We often find ourselves running from one Norovirus outbreak to another on this blog.   There have been so many in the past year that it has left us little time to look at other Norovirus-related news.

That’s why we are especially happy to pass along information about some research going on in the Pacific Northwest that holds the promise of providing solutions for water-borne Norovirus.

The Pacific Northwest National Laboratory has won a $600,000 grant from the Environmental Protection Agency for a research project that will develop an automated method for quantifying and monitoring viruses in water that cause gastrointestinal illness.

“EPA wants to find out where exactly the virus comes from and how prevalent it is in our drinking water supply,” said Tim Straub, a senior research scientist at PNNL.  He spoke with the Kennewick, WA based Tri-City Herald.  The newspaper said:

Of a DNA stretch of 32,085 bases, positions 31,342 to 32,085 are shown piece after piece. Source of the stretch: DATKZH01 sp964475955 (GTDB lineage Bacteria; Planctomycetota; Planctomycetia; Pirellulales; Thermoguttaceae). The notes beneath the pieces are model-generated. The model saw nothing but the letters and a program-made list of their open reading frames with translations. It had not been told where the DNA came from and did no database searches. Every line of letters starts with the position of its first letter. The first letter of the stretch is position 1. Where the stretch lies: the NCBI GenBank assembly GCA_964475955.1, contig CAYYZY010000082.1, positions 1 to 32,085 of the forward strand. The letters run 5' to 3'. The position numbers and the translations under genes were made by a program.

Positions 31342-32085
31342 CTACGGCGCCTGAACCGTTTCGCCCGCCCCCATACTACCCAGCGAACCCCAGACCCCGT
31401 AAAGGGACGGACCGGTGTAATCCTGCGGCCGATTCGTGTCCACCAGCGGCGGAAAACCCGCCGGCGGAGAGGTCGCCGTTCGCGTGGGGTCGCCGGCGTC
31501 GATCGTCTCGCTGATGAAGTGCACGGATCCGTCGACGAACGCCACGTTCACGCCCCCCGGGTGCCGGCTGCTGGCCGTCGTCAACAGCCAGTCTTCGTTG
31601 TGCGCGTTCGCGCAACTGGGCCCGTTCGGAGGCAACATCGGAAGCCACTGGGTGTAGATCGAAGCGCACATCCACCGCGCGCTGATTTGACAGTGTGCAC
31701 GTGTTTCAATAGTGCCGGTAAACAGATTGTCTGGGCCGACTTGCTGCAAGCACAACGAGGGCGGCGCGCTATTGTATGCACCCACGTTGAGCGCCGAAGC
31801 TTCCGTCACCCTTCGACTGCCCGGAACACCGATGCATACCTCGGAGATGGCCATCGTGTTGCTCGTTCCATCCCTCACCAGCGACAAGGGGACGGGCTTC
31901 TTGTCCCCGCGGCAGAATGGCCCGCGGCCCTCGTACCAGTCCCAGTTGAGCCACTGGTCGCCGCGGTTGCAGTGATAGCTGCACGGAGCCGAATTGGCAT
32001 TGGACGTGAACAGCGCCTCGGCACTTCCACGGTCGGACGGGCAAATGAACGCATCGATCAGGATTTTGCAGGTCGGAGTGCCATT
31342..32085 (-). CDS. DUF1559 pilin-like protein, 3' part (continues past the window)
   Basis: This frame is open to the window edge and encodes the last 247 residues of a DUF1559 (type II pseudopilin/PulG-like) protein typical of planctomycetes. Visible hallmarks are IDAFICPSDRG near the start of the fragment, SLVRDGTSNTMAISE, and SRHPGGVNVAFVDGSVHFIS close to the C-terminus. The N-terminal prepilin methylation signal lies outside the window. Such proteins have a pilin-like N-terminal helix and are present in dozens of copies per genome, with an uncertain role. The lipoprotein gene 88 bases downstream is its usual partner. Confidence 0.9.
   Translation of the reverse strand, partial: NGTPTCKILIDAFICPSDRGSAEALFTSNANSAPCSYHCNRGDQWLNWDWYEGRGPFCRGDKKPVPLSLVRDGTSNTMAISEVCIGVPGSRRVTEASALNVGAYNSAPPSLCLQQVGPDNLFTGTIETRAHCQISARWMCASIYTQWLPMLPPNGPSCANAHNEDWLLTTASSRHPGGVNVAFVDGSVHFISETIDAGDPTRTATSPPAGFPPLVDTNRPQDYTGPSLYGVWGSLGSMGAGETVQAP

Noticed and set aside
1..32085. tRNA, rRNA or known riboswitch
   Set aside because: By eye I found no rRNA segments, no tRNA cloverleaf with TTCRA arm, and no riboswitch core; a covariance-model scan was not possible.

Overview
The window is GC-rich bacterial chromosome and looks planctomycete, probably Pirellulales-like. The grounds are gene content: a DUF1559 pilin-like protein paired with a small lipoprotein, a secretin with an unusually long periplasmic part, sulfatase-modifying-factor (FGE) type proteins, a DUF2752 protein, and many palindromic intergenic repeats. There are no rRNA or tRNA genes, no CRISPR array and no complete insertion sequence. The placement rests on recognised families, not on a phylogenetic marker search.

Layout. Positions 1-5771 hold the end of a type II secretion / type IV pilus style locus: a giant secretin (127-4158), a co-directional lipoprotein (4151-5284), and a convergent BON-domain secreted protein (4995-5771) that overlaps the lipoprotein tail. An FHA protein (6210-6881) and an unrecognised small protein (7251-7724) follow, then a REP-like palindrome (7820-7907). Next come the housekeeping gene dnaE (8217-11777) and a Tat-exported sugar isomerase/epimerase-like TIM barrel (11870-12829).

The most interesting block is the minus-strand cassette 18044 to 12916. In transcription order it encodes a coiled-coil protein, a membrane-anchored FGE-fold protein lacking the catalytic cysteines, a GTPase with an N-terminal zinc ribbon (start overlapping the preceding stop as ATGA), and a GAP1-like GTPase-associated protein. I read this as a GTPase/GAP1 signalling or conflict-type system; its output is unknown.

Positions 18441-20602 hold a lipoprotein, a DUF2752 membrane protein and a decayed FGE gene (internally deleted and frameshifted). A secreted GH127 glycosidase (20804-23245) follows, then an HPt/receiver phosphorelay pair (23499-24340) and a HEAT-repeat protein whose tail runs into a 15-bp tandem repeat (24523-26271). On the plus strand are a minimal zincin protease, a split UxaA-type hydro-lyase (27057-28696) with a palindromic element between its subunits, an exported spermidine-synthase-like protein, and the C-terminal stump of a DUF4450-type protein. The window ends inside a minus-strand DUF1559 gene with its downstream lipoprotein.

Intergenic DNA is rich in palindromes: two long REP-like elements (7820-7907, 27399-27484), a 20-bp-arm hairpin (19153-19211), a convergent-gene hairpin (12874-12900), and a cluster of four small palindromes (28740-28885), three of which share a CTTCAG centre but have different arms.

Straub’s research deals with human norovirus, which is transmitted through consumption of fecally contaminated water or food and by direct contact with an infected person.

An estimated 23 million cases of acute gastroenteritis are caused by norovirus infection in the U.S., the federal Centers for Disease Control and Prevention reported on its website.

But it’s not easy to monitor the virus, because it occurs in small quantities in a very large volume of water. So, it’s possible that if two people drink water from the same source, only one may become infected with the virus.

EPA wants to help eliminate that probability factor by supporting research that makes it easier to detect the virus in water supply systems, he said.

The rest of the story can be found here.